Averett says parental supervision reduces the instances of these behaviors, but she says there are varying definitions of supervision. In a not-yet-published analysis of 20,000 teens, she says teens reported whether a parent is home before school, after school or at bedtime.

“There could be a big difference between being home and actively supervising your adolescent,” she says.

The published study, which was conducted through a grant from the National Institutes of Health, found that a child’s tendency toward risky behavior is influenced more by siblings than by parents.

The published study analyzed data from the National Longitudinal Survey of Youth from 1997 to 1999. It included 7,000 to 8,000 children ages 12 to 16. A second study reviewed data from 1994 to 1996 from the National Longitudinal Survey of Adolescent Health, which includes about 20,000 young people in grades seven to 12. Averett says the second study confirmed the results of the first.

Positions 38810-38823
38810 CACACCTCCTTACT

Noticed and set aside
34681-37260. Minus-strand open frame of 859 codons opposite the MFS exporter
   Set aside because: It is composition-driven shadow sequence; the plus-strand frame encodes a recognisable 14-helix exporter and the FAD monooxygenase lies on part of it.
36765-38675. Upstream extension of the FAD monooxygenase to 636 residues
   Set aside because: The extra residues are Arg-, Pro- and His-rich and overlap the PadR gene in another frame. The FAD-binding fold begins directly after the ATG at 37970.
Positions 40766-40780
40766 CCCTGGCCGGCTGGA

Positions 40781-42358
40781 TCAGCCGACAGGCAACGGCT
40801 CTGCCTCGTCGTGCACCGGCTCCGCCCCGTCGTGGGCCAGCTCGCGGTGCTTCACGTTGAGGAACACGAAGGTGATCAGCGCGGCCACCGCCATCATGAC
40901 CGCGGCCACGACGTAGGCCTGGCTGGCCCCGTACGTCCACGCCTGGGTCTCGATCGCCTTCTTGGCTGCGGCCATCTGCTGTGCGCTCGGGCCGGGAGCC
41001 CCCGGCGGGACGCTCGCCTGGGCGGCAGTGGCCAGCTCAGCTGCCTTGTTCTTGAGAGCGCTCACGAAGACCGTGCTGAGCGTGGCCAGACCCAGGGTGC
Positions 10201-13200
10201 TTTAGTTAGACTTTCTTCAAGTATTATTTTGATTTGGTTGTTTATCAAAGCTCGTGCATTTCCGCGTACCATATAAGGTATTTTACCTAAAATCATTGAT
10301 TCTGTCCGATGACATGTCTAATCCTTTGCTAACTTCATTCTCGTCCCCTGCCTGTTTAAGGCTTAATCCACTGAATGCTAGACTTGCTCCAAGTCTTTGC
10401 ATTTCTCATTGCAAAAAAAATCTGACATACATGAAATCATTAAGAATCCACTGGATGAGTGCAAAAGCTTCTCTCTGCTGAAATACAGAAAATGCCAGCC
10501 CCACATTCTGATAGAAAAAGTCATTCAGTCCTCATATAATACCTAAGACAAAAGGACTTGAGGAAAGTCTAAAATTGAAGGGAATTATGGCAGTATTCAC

A third analysis of about 6,000 high schoolers from the National Educational Longitudinal Survey in 1988, 1990 and 1992 examines the school involvement of younger siblings. It finds that although the negative influence of older siblings is clear, it’s not clear whether there are any positive effects.

The study could impact the heated debate surrounding the welfare system. Many wish to overhaul it to provide less compensation to families with more children, but Averett’s research shows that these proposals lack solid statistical support.

Averett, who often includes students in her research, has been honored with nine awards for her teaching excellence; she was the inaugural recipient of the James E. Lennertz Prize for Exceptional Teaching and Mentoring. She is coauthor of the textbook Women and the Economy: Family, Work, and Pay, is the author or coauthor of 19 journal articles, and has made 26 conference presentations. She is a member of American Economic Association, Population Association of America, and Committee on the Status of Women in the Economics Profession. She earned her doctorate in economics from University of Colorado.


Katharine Wolchik ’05 researched abstinence education and birth rates among teens as an EXCEL Scholar working with Susan Averett, professor of economics and business.

Categorized in: Academic News